In his first two MLB seasons, Yoenis Cespedes has been incredibly consistent at scoring runs, homers, and RBI for the Oakland Athletics.
Yoenis Cespedes: MLB Career
As you can see, the flip side of that is that his steals and average leave a little more for the mind to wonder about.
A guy like Cespedes, who’s only been in the league for two years and had dramatically different results, can be hard to predict. Still, we do have some numbers for him:
Yoenis Cespedes: 2014 Projections
I doesn’t take a statistician to realize there is mathematical validity to these projections. The real trick with a guy like Yoeny — I can call him that, I checked — is why the huge drop from one year to the next in a category like average, and is it fixable?
Early reports out of Spring training are that Cespedes has shortened his swing this year to make contact more often. So he is being proactive in trying to correct the drop in batting average.
I wrote about his long swing when he first came in, and mentioned that most scouts referred to it as a “good long swing”. Normally you want to see a swing that is “quick to, long through”—that is quick to the ball, and long through the ball. Cespedes rode the line of a little long to the ball, (but it looks so pretty and he hits the ball so hard that no one really cares right?) and it appears he is going to try to quicken his path to the ball.
This is in effort to cut down his strikes and give him more contact, and the thought is it will not sap his home run power. So if this does in fact give him higher contact rate, and does not affect his power much — and that hasn’t happened this year — then Yoeny could be in line for a monster year.
The key will of course be what he does when the real games start. As an owner you may have to be patient as he gains comfort with his new swing, against real competition. These swing tweaks aren’t always the quickest of transitions.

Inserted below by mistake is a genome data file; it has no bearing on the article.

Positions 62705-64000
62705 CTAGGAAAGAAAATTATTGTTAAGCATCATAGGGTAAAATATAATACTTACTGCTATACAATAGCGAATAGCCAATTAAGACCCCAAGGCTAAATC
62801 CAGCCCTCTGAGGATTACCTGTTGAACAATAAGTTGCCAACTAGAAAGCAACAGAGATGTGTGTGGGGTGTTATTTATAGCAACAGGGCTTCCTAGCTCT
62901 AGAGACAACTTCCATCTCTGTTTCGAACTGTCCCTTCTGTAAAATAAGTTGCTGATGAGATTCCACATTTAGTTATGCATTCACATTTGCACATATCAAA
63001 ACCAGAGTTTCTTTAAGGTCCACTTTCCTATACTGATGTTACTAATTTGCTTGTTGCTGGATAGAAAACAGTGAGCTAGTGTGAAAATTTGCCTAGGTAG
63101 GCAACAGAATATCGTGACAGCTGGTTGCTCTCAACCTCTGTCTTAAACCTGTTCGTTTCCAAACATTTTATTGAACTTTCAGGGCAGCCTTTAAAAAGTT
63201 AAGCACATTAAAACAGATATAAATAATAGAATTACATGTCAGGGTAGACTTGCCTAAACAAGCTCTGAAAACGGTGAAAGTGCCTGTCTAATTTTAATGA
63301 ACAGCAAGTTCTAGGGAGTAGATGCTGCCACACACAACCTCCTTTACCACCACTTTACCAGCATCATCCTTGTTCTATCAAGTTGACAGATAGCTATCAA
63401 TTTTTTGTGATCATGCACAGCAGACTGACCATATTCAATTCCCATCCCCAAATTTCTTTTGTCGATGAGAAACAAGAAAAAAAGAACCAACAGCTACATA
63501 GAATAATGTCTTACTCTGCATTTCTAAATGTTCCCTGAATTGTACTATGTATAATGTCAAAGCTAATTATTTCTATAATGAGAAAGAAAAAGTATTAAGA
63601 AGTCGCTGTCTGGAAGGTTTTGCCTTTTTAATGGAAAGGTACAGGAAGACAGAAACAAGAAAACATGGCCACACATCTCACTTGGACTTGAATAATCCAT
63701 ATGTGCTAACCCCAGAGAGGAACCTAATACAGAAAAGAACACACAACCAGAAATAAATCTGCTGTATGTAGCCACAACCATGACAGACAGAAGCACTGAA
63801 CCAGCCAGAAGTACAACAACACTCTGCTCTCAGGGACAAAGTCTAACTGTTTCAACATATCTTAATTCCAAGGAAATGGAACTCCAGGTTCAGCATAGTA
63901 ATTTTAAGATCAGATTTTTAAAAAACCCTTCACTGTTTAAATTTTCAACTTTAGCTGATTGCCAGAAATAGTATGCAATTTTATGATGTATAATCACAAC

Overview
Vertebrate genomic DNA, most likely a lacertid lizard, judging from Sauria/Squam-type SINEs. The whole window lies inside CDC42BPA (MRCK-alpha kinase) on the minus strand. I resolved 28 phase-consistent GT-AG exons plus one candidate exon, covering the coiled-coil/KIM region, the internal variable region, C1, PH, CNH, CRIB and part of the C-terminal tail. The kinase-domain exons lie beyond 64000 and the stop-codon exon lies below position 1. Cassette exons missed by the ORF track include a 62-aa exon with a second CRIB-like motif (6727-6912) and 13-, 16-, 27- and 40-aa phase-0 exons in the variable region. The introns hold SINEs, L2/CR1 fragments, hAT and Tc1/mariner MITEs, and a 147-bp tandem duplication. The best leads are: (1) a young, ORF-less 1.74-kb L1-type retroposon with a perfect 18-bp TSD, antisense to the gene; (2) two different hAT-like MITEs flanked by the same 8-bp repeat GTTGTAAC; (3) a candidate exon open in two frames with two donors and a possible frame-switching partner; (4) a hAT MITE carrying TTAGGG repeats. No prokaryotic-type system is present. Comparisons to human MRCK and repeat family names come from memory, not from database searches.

Also, say this doesn’t necessarily make Cepedes take a step back in power, but it levels him off as a guy who’s a 30 HR max type of guy.That might change his fantasy value. Those owners drafting or keeping Cespedes hoping he turns the power corner to a 35-40 guy as he reaches his power prime 28-29 years old could have to reassess their expectations of him. Sure if he has a good uptick in average, a slight drop in power potential could be a wash to most owners, or at least some of them.
However, if you are like me, you draft guys for very specific reasons. I do not like to end up with a surplus of production in one category and end up short in another because I have specific goals in mind. Carrying the nickname “La Potencia”—the power or powerful—from Cuba (which is a thousand times better than “the Cuban Missile” by the way), you don’t exactly draft Cespedes to hit to contact and rope out 20-25 bombs, you want to see if he can be, “the Cuban Crush” (still better than “the Cuban Missile”).
With so many guys like Joe Mauer, Norichika Aoki, and Martin Prado available to curb your average in the right direction, you need some guys who can flirt with 40 bombs even at the cost of a .250-.260 average. These guys make perfect coupling candidates. So, let’s hope the efforts of Yoenis Cespedes and the A’s to make Yoeny into a more complete hitter don’t affect his fantasy value too much, because that is what really matters, right?